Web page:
Quadratic equations are fundamental in algebra and are widely used in various fields of science, engineering, and mathematics. They can be represented in the form:

a${x}^{2}$ + bx + c = 0

Where:

• x is the variable you want to solve for.
• a, b, and c are constants, with a ≠ 0.

• The quadratic formula is a universal method to solve any quadratic equation. It is given by:

x = (-b ± √(${b}^{2}$- 4ac)) / (2a)

• The "±" symbol means that there are usually two solutions: one with the plus sign and one with the minus sign. These solutions are often referred to as the "roots" of the equation.

• Use this formula to find the solutions (roots) of the quadratic equation.

b. Factoring: - If the quadratic equation can be factored into two binomials, it is easy to solve.

Example: If you have ${x}^{2}$ - 5x + 6 = 0, it can be factored as (x - 2)(x - 3) = 0.

c. Completing the Square: - Convert the quadratic equation into the form ${\left(x-p\right)}^{2}$ = q and then solve for x.

Example: For ${x}^{2}$ - 6x - 8 = 0, complete the square to get ${\left(x-3\right)}^{2}$ = 17.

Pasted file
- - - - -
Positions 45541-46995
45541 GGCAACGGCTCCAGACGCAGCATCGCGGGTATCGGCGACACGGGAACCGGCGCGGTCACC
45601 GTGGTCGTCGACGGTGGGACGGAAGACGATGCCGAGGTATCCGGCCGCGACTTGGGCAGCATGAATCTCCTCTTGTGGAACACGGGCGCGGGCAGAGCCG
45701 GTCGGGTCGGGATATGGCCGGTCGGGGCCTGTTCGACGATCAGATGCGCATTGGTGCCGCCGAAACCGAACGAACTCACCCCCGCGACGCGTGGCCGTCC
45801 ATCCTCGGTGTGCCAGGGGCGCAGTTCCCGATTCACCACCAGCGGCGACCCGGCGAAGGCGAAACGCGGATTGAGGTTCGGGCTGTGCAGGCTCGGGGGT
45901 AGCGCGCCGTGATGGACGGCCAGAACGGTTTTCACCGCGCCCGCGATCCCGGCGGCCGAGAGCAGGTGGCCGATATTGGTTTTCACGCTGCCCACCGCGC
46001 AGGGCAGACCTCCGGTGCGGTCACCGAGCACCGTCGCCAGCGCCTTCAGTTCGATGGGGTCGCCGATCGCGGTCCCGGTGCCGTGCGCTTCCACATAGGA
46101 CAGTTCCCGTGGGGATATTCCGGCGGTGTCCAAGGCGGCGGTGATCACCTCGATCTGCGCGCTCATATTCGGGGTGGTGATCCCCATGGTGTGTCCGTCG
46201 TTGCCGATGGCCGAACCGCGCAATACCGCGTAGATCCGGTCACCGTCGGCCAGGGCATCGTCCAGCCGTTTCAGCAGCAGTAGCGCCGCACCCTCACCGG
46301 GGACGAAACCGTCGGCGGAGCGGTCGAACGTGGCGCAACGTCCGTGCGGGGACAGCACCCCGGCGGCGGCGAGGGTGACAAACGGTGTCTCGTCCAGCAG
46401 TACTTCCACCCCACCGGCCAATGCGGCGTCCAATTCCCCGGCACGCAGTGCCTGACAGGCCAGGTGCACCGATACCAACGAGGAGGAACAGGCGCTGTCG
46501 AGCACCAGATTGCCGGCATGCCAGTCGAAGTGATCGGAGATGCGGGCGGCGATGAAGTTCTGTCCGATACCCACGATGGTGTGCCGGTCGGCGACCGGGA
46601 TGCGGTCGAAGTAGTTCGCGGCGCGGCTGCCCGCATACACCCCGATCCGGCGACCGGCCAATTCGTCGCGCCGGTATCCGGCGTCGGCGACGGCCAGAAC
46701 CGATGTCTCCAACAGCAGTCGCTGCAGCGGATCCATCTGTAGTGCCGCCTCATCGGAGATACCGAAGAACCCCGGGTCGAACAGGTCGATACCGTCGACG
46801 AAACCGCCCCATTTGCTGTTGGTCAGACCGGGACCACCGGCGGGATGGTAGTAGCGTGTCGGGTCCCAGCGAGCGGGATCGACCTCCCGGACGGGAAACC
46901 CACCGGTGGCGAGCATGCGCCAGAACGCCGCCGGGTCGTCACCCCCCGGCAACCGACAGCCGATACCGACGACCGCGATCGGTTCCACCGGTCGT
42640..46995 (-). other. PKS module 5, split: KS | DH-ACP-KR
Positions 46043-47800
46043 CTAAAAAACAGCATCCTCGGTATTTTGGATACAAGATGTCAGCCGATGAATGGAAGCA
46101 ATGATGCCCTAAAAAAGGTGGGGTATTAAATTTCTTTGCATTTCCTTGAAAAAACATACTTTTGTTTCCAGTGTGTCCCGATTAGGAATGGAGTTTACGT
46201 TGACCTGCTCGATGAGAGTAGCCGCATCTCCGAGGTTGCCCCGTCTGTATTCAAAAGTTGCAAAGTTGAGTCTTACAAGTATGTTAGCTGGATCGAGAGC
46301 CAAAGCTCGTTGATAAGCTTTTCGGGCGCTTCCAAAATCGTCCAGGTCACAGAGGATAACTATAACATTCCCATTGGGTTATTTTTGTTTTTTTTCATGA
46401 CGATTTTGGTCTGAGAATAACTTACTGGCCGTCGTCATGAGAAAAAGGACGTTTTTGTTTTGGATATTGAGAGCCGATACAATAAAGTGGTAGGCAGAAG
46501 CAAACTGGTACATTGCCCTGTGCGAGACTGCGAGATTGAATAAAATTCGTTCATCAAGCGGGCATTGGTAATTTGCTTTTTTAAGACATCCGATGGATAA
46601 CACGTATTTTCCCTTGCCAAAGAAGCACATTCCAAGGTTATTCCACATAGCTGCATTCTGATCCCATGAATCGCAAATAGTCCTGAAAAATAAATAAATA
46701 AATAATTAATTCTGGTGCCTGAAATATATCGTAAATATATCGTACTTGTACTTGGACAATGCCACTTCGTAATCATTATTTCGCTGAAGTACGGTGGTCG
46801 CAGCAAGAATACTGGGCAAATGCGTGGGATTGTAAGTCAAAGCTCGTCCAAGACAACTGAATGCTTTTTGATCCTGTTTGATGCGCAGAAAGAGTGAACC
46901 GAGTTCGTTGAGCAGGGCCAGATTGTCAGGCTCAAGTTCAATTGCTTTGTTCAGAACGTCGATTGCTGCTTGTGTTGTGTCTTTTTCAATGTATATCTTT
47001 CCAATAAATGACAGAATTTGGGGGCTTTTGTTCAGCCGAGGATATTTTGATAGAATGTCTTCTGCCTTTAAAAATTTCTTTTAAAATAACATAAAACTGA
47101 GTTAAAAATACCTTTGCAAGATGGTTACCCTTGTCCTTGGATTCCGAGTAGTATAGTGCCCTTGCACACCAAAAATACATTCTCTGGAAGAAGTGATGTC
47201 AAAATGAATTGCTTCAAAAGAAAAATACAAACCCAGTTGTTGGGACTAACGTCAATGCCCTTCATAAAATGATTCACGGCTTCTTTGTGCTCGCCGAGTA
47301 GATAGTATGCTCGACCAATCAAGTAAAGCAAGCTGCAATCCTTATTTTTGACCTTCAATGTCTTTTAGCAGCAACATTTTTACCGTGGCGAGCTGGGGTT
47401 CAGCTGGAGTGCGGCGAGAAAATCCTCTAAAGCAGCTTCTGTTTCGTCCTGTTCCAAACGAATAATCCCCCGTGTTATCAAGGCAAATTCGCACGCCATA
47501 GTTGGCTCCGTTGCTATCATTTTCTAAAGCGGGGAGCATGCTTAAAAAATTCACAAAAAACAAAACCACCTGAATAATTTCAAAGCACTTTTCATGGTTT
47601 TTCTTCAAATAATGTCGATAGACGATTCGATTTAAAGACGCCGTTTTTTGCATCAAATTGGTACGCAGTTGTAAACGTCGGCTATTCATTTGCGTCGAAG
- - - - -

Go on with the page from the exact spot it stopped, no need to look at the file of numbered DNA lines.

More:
2. Discriminant:

• The discriminant, D, is a value calculated from the coefficients of a quadratic equation: D = ${b}^{2}$ - 4ac. It provides information about the nature of the roots.

• If D > 0, the equation has two distinct real roots.

• If D = 0, the equation has one real root (a repeated root).

• If D < 0, the equation has two complex (non-real) roots.

3. Quadratic Equations in Real Life:

• Quadratic equations often represent physical phenomena, such as the motion of projectiles, the shape of parabolic mirrors, or financial modeling. They are also used in optimization problems.

• The vertex form of a quadratic equation is y = a${\left(x-h\right)}^{2}$ + k, where (h, k) is the vertex of the parabola.